• An important pathway to unionized building trades jobs is through pre-apprenticeship and apprenticeship programs. Union-led programs are much more successful in increasing diversity than non-union apprenticeship programs.


  • The federal government should embed equity in the rules, regulations, policies and practices in established funding streams and administration of programs that state and local governments leverage.
  • Statewide policy should create a coherent structure and practice of programs that make significant and sustained progress toward equity in the representation of women and people of color in all occupations, along with working conditions that meet equity standards.
  • Legislation should provide for public goods, including universal access to child care, which will enable women to enter and complete educational programs such as pre-apprenticeship and apprenticeships in the building trades.

Research Impact

The Worker Institute “Equity in Focus” report presents what public and private stakeholders are doing at the local, state and federal levels to address equity in job creation in the child care economy, the clean energy economy and the construction trades. This is a multi-pronged approach through which state and federal government leaders play a critical role in implementing legislation, public policy and programs that make significant and sustained progress toward equity in the representation of women and people of color in all occupations.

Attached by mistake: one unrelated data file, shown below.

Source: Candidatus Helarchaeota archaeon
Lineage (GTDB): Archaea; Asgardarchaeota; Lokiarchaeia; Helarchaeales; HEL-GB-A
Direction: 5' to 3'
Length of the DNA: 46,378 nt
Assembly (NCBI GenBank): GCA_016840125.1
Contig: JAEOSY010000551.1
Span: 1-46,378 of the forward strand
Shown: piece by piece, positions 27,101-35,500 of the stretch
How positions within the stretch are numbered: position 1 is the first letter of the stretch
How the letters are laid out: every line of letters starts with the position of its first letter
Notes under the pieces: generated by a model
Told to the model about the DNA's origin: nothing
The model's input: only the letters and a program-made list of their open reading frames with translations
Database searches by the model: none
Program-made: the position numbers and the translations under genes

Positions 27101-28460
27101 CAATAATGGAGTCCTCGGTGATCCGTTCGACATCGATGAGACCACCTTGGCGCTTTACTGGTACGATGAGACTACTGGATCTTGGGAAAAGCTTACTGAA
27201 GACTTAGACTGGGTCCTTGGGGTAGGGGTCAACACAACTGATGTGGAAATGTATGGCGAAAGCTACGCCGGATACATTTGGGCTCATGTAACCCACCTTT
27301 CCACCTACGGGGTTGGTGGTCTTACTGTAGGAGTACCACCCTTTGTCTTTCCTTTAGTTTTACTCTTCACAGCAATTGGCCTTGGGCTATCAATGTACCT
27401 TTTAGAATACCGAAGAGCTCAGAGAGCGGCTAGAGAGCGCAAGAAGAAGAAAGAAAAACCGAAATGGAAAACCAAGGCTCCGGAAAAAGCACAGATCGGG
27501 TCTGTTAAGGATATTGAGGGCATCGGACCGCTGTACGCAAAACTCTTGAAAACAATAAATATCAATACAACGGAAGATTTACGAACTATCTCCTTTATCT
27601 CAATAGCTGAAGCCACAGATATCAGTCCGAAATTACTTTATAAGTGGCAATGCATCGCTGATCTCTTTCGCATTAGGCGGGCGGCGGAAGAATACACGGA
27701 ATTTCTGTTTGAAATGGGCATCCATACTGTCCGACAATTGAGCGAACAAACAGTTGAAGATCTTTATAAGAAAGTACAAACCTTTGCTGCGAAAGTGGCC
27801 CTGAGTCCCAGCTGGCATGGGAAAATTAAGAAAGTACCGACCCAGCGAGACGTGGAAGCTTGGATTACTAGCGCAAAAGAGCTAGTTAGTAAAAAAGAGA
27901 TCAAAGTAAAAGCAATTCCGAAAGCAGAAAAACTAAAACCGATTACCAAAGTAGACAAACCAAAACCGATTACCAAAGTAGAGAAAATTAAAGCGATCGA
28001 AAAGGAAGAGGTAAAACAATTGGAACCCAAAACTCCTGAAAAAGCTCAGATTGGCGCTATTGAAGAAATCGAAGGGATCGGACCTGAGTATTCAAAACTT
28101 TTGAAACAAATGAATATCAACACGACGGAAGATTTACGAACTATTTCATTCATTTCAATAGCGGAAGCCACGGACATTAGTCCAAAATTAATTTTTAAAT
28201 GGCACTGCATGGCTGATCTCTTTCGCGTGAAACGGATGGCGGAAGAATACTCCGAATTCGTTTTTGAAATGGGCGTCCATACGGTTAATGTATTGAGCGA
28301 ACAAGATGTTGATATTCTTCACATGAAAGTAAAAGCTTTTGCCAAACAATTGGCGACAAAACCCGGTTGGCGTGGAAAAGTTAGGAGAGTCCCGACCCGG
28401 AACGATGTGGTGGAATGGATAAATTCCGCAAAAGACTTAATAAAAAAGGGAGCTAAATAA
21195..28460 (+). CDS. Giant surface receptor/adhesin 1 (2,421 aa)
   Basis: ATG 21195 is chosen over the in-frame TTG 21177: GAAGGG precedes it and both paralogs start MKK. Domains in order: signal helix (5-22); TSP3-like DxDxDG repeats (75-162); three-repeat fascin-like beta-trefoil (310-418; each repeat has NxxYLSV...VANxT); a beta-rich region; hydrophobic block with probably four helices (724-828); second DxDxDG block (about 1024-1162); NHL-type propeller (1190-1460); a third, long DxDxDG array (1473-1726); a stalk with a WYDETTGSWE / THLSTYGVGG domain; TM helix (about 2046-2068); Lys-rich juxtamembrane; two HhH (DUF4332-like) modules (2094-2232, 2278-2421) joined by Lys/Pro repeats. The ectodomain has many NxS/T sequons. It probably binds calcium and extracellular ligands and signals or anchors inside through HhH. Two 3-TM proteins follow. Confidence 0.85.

Examples highlighted in the report demonstrate how stakeholders have moved forward on key equity goals in job creation and sustainability, including governmental leadership in building broad-based public-private alliances of public agencies, tradeswomen organizations, unions and employers/contractors. State-level leadership is essential, as well, in providing social programs that meet universal needs, including child care.

Related Information

Sexual Harassment and Gendered Violence Impact on Workers

KC Wagner, director, Equity at Work, Worker Institute; Zoë West, senior researcher, Worker Institute

A woman turned to the side looking at a man's hand on her shoulder
Sexual Harassment